Today I got the opportunity to participate in a blogger conference call with Common to discuss his upcoming starring role in the movie “Just Wright” and his hip hop career. I was on the call with about ten other bloggers who each had the opportunity ask a question each and some very good questions were presented. Common did a very good job of fielding each of the questions and came off to me as very down to earth which is something I will always respect and support. Below, you can read the question I had the opportunity to ask and Common’s response. “Just Wright” will hit theaters May 14th.

YKIGS: Since your debut in hip hop in the early 90’s, can you comment on the change hip hop has experienced and some of the changes you’ve had to make to remain relevant?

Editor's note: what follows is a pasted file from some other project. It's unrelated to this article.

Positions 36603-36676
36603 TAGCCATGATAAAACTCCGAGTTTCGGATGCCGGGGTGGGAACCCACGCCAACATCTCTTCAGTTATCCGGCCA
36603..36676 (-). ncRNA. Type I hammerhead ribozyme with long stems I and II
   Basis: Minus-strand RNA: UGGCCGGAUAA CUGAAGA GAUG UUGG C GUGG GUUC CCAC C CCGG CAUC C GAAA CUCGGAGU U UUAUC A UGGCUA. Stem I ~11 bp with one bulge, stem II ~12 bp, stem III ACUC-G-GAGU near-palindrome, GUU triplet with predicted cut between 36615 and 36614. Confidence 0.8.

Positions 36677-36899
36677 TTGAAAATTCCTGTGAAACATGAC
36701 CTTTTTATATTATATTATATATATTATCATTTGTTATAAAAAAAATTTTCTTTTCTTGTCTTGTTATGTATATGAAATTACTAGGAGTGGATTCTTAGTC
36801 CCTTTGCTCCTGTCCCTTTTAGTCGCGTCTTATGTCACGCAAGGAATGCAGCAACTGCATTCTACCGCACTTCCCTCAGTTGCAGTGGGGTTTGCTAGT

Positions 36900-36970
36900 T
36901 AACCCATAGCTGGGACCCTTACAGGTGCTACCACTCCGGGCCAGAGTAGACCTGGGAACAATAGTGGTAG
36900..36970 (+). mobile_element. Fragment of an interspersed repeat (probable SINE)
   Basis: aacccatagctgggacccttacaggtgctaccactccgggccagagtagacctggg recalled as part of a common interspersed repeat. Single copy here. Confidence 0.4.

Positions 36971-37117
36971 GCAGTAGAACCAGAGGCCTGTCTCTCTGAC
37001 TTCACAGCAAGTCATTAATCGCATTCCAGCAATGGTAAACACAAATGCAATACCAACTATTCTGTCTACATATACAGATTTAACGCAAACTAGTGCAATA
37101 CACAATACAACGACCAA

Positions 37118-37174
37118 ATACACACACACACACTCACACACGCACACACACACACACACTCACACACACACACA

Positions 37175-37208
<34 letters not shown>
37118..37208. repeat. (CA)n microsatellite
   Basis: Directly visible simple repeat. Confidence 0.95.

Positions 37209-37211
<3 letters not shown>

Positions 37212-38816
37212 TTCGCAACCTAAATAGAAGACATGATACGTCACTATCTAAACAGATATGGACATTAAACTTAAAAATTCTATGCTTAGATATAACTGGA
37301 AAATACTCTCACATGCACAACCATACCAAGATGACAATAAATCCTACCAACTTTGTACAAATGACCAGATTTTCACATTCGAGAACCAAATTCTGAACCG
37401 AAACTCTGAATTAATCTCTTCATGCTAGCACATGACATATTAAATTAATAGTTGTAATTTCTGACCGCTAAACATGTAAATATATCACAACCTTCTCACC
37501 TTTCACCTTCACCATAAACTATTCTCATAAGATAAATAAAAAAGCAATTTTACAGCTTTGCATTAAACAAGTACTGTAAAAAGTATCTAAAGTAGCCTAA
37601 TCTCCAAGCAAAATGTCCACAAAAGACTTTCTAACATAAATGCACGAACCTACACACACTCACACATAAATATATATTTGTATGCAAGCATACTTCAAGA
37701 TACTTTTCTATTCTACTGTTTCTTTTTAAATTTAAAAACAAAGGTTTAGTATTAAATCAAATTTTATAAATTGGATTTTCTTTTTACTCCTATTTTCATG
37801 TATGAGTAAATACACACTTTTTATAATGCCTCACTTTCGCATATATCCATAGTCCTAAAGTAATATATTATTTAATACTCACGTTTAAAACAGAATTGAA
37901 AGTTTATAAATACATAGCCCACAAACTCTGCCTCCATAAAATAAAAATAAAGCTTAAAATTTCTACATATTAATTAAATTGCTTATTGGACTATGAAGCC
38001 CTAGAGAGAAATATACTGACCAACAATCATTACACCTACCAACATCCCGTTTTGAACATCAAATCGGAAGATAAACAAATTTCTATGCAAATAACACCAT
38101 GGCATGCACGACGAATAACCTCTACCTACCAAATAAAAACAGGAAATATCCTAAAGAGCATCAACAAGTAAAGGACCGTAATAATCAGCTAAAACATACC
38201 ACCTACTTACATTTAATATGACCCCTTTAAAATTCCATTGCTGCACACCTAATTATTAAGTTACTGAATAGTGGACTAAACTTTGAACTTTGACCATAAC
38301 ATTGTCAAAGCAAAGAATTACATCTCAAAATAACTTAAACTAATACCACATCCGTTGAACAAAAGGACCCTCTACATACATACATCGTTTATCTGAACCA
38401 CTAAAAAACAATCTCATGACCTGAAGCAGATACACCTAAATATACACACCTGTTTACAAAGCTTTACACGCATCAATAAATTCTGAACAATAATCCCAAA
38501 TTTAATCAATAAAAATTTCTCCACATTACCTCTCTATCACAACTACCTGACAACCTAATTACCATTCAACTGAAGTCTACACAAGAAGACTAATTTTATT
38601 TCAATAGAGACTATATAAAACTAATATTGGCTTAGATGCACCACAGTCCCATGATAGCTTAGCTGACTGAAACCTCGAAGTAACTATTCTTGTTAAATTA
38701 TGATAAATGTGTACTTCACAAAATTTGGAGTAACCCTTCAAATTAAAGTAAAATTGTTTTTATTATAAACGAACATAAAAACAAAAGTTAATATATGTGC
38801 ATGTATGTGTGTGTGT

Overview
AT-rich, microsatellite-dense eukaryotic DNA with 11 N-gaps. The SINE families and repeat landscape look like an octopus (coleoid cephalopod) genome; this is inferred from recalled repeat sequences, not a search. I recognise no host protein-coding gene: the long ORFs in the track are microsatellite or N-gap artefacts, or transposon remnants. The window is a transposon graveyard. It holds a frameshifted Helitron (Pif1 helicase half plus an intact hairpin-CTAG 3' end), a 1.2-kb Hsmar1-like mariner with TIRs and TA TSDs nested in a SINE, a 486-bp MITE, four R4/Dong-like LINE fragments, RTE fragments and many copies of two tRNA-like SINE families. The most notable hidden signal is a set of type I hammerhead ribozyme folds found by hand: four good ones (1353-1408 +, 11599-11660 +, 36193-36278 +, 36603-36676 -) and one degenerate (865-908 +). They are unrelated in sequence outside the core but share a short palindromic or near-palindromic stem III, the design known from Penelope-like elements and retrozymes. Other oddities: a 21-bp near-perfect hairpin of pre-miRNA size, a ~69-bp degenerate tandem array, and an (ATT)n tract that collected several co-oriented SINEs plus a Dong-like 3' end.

Common: Well I mean hip hop, from when I started, definitely has evolved. I look at hip hop as a living organism and it’s like a person. If we look at how we were 15 years ago, we were different people. Shoot, I could look at myself three years ago and say I was a different person. So hip hop is constantly changing, it’s definitely to me like it had a little innocence to me when it began. When I started in the early 90’s, mid 90’s, going into that era, it was still like a certain innocence. Street music was the truth, it just was like man, Nas is dropping the truth, Mobb Deep is dropping the truth, NWA is dropping the truth, you just felt it and it was very creative, I thought it was very creative, everyone had their own character and story to offer. But I think at certain points it has ups and downs, and I think it’s still some quality hip hop out there you gotta seek it more. As far as where I fit in, I think I’ve just been able to keep learning and growing as a person and then making sure I put my heart into my hip hop, my heart into my music. I think when you put your heart into it, there’s certain things people can’t deny, they relate to it, because they be going through some of the same things. I don’t think I’ve ever been afraid to offer who I was at the time. Whether it was like the Chicago dude drinking 40’s, or the dude who’s getting into Jazz music, or whoever it may be. I was able to stay true myself and I think that allowed people to respect what I was doing and some of them to get into it.